Another meta study also concluded that there was ‘tentative’ evidence of an anti-inflammatory effect  from fish oil supplementation. More data will be needed to take a stronger position on this in the future.

Although not directly heart protective in healthy individuals the current evidence suggests fish oil supplements may benefit those who have a history of heart disease and/or have suffered a heart attack.

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Prostate Cancer

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I’ve decided to mainly write about prostate cancer here as this is the type of cancer with the most relevant studies. Omega-3s are often touted as having a strong anti-cancer effect but as I have said before: Just because a compound kills or inhibits the growth of cancer cells in vitro (in a cell culture dish) does not mean it qualifies as a cancer therapy by itself.

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More true advice has never been given

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Some studies have shown that fish oils rich in Omega-3s do inhibit tumour cell growth in vitro. This effect was deemed strong enough to suggest that a diet rich in Omega-3 fatty acids be used alongside traditional breast cancer treatments (13) – this may actually prove beneficial (this does not endorse Omega-3 fatty acids as a treatment by itself in any way).

But what about studies where they gave actual patients with cancer Omega-3 supplements or looked directly at Omega-3 blood concentrations? This has been mostly done with prostate cancer patients.

The area remains controversial due to the publication of a few papers with conflicting results.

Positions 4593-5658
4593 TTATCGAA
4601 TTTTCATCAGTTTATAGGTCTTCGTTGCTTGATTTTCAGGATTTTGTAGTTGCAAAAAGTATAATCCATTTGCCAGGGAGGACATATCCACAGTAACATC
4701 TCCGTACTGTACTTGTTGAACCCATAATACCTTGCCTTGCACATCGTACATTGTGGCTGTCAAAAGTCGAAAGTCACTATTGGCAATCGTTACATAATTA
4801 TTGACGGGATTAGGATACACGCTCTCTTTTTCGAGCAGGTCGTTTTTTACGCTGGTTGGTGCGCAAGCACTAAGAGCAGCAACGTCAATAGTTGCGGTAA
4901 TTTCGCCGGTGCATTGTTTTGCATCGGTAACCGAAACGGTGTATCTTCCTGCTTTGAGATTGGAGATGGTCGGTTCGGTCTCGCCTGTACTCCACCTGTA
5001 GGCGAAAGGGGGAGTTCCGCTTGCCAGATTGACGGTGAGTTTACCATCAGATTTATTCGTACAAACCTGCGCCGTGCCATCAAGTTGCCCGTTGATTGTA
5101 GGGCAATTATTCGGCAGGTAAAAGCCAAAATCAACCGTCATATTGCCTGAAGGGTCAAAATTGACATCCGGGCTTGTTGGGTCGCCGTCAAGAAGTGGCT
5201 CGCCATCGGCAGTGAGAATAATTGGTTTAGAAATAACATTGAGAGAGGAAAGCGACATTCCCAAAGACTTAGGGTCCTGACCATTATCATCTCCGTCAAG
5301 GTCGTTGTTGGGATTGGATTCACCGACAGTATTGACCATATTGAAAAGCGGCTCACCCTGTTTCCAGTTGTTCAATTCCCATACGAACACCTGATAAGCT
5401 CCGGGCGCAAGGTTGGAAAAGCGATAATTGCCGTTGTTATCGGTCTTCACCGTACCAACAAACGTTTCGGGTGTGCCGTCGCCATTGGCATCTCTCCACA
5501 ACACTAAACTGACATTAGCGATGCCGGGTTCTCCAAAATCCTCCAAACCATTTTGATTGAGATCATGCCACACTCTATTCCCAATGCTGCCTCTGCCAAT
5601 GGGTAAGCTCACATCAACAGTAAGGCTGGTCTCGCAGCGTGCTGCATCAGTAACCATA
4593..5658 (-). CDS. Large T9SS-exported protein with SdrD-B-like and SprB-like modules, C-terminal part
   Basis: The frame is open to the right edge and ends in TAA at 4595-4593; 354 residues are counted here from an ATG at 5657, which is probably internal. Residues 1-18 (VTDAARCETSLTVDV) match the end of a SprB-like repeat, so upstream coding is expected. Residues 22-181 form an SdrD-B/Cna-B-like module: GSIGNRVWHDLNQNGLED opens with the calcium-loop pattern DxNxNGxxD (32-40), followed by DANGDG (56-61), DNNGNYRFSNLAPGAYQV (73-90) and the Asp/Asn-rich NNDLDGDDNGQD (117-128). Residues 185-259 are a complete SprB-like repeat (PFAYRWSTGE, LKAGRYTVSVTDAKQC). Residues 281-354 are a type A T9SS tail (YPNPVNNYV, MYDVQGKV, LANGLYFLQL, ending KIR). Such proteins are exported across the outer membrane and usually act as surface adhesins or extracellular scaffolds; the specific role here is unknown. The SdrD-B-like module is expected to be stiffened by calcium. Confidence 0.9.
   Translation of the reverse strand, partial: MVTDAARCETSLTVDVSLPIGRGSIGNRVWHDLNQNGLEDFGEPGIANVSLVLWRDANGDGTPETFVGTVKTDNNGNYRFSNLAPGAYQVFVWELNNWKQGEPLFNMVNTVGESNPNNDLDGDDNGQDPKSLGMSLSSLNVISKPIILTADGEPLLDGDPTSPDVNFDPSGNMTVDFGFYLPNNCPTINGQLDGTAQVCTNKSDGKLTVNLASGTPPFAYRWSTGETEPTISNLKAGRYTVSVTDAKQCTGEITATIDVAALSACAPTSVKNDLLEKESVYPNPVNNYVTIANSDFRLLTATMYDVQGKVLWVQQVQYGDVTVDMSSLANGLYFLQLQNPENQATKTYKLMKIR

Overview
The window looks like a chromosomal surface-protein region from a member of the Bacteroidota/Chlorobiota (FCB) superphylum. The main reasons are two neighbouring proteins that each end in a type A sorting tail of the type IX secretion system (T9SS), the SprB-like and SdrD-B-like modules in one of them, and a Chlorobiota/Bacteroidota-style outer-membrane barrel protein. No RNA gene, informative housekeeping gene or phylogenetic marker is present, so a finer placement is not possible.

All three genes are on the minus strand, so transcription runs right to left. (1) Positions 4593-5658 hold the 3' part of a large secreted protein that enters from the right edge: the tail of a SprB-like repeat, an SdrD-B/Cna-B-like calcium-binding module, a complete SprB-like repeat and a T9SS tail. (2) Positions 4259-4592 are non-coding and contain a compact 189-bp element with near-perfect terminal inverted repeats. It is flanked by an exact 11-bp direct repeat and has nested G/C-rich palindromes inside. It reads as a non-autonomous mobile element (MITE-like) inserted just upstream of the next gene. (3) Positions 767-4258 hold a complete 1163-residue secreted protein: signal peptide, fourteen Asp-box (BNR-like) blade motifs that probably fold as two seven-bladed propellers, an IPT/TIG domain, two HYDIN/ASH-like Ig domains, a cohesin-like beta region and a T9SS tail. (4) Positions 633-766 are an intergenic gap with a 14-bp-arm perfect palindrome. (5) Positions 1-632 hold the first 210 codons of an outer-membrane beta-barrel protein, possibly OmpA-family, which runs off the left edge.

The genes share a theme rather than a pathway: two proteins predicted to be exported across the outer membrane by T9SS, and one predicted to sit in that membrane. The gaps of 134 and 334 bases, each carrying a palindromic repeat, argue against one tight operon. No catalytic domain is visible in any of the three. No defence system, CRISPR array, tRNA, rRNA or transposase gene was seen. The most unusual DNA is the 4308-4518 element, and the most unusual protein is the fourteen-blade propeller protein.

One paper demonstrated that increased DHA in the blood was associated with a reduction in prostate cancer risk (14). However, two other papers have shown almost the exact opposite. One group showed that increased levels of DHA and EPA was associated with an increased risk of more aggressive prostate cancer (15).  Another group presented evidence that suggested a link between high blood levels of omega -3 fatty acids and an increased risk of prostate cancer (16).

These papers have all been published in the last few years, starting in 2012, so this is a an actively contested research  topic that has yet to see a solid consensus emerge. As such we can say that overall, given the available data, the effects of omega-3 supplementation on cancer, including prostate cancer, is currently inconclusive. 

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Alzheimer’s Disease

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It is unlikely that dietary intervention will prevent Alzheimer’s and even more unlikely that symptoms will be reversed once they manifest. A 2012 Cochrane meta-analysis (17) pooled the data from studies when individuals over the age of 60 had been given fish oils as a supplement. They found that taking fish oil supplements did not provide protection against the development of Alzheimer’s in the over 60s.

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In their words…

“Our analysis suggests that there is currently no evidence that omega-3 fatty acid supplements provide a benefit for memory or concentration in later life”.

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It is important to note that this meta-study specifically looked at those over the age of 60 as Alzheimer’s is typically a disease of old age. This study is therefore limited in a number of ways. It cannot tell us whether fish oil supplementation in younger years may ultimately prove protective against Alzheimer’s in old age. Although this remains unlikely, fatty acids are important brain components and do play a role in mood and brain function so there may be an as of yet, undiscovered link.